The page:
Newsletter Article

Jun 1, 2021

Appendix Z Update Simplified

CMS article summarized by Cindy Melanson, Senior Regulatory Advisor and Theresa Griffin-Rossi, Program Development Advisor

On March 26, 2021 CMS, the Director of Quality, Safety & Oversight Group released the memorandum “Updated Guidance for Emergency Preparedness – Appendix Z of the State Operations Manual (SOM).”   The memorandum, effective immediately, included interpretive guidance on the regulatory revisions put forth in Burden Reduction Final Rule (CMS 3346-F) and expanded guidance related to Emerging Infectious Diseases (EIDs).

A summary of regulatory revisions in response to the Burden Reduction Final Rule published September 30, 2019 are as follows:

  • Review of the patient care policies by the clinic’s advisory group that includes, at a minimum a physician, and physician’s assistant or nurse practitioner, and one person who is not a member of the clinic staff is now a biennial review as opposed to an annual review.
  • RHCs are required to conduct a biennial program evaluation as opposed to an annual program evaluation.
  • The clinic’s Emergency Preparedness (EP) plan needs to be reviewed and updated at least every 2 years as opposed to annually.
  • The clinic’s EP policies and procedures are reviewed and updated at a minimum at least every 2 years as opposed to annually.
  • The clinic’s EP communication plan is reviewed and updated, at a minimum at least every 2 year as opposed to annually.
  • The clinic’s EP training and testing program is reviewed and updated, at a minimum at least every 2 years as opposed to annually.
  • Clinics are required to only conduct one testing exercise on an annual basis, which may be either one community-based full-scale exercise, if available, or an individual facility-based functional exercise. The opposite years (every other year opposite of the full-scale exercises), clinics may choose the testing exercise of their choice, which can include either another full-scale, individual facility-based, a mock disaster drill (using mock patients), tabletop exercise or workshop which includes a facilitator.

A summary of the revisions in response to the Expanded Guidance to EIDs are as follows:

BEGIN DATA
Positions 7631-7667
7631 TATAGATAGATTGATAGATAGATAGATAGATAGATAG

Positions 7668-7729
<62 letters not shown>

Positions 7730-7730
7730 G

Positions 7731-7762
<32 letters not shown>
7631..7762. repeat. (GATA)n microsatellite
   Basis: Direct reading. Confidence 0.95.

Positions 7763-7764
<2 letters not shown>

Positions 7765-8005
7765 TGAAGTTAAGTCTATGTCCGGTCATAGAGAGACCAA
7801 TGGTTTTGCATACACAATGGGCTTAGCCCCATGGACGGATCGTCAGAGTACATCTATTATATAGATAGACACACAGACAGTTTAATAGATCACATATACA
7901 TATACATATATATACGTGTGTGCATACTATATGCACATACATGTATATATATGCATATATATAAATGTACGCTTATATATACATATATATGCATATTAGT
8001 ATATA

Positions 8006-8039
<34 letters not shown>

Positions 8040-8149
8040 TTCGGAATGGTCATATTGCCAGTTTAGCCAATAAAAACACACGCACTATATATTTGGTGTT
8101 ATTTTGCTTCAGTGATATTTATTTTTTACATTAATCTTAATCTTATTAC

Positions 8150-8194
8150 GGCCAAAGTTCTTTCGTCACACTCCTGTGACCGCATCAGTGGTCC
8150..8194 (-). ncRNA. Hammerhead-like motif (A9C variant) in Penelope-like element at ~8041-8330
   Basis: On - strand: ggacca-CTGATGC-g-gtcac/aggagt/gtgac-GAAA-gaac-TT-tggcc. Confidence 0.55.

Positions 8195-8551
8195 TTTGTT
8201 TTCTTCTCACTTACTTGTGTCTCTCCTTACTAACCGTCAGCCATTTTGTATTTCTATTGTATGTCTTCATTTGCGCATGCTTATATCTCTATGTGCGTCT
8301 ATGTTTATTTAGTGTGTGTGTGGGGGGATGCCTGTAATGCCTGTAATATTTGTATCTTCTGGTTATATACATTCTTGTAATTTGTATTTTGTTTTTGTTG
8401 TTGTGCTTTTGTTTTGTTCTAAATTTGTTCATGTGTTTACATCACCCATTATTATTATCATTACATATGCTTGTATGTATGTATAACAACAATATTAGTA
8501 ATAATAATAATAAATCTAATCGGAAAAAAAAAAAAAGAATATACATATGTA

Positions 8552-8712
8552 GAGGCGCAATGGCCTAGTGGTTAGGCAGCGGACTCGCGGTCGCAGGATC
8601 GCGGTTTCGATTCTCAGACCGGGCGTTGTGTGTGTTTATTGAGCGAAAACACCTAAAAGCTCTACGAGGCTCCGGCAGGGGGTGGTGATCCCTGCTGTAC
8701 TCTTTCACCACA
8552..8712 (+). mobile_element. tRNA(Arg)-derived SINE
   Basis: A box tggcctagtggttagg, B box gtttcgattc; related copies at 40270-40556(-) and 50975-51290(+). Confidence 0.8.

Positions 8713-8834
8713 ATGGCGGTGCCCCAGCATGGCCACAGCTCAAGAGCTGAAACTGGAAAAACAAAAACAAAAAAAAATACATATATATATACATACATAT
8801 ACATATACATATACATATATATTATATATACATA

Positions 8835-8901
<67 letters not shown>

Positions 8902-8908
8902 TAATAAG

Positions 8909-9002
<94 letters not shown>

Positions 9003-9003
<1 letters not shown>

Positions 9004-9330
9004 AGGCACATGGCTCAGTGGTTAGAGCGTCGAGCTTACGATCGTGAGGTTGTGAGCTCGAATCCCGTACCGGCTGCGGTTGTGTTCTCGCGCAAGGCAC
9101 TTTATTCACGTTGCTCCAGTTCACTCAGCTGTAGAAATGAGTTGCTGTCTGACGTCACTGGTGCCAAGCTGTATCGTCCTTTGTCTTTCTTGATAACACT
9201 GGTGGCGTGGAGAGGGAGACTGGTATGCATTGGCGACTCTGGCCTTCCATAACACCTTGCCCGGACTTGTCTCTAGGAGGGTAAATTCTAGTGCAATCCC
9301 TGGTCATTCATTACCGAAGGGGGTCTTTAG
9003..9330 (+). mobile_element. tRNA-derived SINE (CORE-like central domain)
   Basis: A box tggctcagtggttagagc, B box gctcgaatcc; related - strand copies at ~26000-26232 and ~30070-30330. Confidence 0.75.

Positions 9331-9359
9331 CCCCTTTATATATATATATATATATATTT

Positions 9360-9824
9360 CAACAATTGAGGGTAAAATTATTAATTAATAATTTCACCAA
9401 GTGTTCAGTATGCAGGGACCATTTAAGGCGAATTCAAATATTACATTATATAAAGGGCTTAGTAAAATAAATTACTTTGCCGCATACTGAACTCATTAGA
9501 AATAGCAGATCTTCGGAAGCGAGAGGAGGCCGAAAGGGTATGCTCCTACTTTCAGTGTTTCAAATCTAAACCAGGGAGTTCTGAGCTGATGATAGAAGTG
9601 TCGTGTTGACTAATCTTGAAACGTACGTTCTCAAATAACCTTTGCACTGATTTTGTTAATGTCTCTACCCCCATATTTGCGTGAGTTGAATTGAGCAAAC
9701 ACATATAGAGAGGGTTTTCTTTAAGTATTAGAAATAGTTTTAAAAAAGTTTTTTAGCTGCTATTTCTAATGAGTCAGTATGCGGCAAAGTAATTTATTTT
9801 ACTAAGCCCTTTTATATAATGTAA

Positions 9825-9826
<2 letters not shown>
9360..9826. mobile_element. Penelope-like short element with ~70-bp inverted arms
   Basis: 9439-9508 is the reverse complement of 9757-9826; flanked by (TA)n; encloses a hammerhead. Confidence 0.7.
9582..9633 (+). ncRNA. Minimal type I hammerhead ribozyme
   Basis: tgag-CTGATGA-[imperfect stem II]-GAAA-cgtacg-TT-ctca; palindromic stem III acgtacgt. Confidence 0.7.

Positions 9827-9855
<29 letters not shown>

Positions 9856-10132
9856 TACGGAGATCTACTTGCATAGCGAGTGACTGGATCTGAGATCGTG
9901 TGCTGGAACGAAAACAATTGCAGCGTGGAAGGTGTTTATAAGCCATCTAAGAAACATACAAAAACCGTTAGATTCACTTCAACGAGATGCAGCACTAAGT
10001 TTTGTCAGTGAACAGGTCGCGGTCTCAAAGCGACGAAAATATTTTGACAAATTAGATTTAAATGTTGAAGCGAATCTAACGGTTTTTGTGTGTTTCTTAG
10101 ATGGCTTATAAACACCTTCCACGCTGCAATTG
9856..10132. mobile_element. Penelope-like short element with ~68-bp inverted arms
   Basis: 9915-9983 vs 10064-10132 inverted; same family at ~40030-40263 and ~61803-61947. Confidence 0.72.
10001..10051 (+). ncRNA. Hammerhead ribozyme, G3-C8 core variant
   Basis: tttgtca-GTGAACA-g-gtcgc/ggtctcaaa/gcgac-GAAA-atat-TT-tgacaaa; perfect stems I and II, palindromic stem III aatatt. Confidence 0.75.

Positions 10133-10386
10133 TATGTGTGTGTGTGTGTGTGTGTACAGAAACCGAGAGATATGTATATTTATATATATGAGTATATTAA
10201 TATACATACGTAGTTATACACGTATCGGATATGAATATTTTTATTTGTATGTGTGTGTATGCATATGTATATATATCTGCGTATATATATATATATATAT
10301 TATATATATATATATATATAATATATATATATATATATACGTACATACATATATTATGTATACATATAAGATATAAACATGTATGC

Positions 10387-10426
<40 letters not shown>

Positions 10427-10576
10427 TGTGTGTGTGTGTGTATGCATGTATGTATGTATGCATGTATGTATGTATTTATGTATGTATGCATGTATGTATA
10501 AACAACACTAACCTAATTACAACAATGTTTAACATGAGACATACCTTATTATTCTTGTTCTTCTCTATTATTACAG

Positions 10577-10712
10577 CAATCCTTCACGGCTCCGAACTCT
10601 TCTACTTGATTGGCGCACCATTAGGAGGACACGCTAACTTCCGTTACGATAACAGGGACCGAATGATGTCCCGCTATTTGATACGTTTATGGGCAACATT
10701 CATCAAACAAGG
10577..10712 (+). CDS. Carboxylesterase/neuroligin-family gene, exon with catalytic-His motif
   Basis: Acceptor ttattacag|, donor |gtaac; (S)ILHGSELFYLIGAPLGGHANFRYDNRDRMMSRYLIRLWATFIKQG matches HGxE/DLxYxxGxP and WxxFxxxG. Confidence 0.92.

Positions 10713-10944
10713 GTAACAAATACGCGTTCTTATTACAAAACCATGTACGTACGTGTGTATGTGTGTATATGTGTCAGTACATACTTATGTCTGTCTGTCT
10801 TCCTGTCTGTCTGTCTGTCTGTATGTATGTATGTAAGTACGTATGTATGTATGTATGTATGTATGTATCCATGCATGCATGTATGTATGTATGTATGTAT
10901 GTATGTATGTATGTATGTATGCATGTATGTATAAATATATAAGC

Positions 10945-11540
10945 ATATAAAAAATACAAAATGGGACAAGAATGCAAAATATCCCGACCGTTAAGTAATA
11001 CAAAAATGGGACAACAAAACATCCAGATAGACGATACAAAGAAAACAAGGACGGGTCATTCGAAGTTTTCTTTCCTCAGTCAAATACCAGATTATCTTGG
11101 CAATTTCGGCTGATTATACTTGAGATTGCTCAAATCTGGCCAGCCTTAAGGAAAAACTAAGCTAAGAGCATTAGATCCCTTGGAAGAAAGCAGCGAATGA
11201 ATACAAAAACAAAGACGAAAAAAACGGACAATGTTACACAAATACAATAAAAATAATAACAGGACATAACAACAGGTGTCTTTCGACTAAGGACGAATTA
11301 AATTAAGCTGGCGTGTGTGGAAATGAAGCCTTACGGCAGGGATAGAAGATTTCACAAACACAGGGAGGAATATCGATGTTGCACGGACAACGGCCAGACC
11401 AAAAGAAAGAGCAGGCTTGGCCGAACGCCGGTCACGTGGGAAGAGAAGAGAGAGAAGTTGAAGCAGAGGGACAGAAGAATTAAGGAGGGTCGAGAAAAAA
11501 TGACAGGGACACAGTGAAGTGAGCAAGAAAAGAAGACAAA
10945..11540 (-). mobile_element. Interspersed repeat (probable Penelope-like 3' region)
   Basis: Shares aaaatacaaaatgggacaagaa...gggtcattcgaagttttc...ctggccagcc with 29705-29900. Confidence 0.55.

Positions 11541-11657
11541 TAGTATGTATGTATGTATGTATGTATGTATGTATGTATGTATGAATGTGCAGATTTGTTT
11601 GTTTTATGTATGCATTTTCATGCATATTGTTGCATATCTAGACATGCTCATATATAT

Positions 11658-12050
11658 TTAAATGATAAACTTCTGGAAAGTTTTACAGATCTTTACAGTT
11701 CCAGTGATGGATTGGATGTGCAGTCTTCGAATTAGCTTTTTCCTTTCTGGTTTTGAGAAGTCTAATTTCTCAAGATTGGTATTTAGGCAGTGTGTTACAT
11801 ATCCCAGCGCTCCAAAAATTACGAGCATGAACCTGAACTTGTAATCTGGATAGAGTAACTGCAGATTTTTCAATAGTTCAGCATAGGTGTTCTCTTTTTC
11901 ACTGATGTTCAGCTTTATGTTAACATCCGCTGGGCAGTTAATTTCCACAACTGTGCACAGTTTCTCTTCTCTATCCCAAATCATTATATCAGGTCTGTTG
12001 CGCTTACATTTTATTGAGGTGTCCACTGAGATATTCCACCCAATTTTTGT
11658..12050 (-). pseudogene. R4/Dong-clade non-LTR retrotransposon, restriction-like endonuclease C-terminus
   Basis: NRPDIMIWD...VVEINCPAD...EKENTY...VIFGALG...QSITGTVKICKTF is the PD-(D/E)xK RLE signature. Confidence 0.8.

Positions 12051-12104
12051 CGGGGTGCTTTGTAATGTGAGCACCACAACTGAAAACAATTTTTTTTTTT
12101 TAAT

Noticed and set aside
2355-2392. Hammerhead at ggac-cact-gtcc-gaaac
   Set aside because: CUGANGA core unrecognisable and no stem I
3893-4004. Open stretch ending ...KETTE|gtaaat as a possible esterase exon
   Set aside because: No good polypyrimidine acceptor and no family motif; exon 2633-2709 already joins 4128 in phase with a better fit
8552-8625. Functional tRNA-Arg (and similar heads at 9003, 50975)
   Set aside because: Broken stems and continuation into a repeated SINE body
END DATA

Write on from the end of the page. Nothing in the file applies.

• As clinics develop or revise their emergency preparedness plan, they should keep in mind that EID’s are a potential threat that can impact the operations and continuity of care within a healthcare setting.  Thus, CMS now requires the clinic’s risk assessment with an all-hazards approach include EIDs (i.e., Ebola, Zika, COVID-19, SARS, Pandemic Flu).
  • The Emergency Preparedness (EP) plan must encompass how the clinic will plan, coordinate and respond to a localized and widespread EIDs and pandemics.
  • Planning should include a process to evaluate the clinic’s needs based on the specific characteristics of an EID that includes, but is not limited to:
      • Influx in need of PPE
      • Considerations for screening patients and visitors, which may also include testing considerations for staff, visitors, and patients for infectious diseases.
      • Physical environment, including but not limited to changes needed for distancing, isolation, or capacity/surge.
  • Clinics should ensure their EP programs are aligned with their State and local emergency plans/pandemic plans.
  • The EP plan must be in writing.
  • Clinics are encouraged to have policies that address their ability to respond to a surge in patients. As required, these policies and procedures must be aligned with a facility’s risk assessment and should include planning for EIDs.  For example, clinics are encouraged to consider development of policies and procedures that could be implemented during an emergency to reduce non-essential healthcare visits and slow surge within the facility, such as:
      • Instructing patients to use available advice lines, patient portals, and/or on-line self-assessment tools.
      • Call options to speak to an office/clinic staff and identification of staff to conduct telephonic interactions with patients.
      • Development of protocols so that staff can triage and assess patients quickly.
      • Determine algorithms to identify which patients can be managed by telephone and advised to stay home, and which patients will need to be sent for emergency care or come to your facility.
  • EP testing exercises must be reflective of the hazards listed in the clinic’s risk assessment.   For example, if the clinic is located in an area that is prone to wildfires and conducts a fire drill, fire must be listed as a hazard on the risk assessment (e.g., wildfires) as a full-scale community-based exercise in one given year,
  • the facility is encouraged to choose in the following year a different hazard in their risk assessment to conduct an exercise to ensure variability in the training and testing program.
  • Clarification on the EP Exercise Exemption based on Actual Emergency -If an actual emergency event requires activation of the relevant emergency plan meets the full -scale exercise requirement, the clinic will be exempt from engaging in their next required community based full-scale or individual facility-based exercise.  Thus, since clinics required to conduct full-scale exercises only every other year, opposite of their exercises of choice, these facilities are exempt from their next required full-scale or individual facility-based exercise.
  • While not required to use volunteers as part of an EP plan to supplement or increase staffing during an emergency, the facility must have policies and procedures to address plans or emergency staffing needs.
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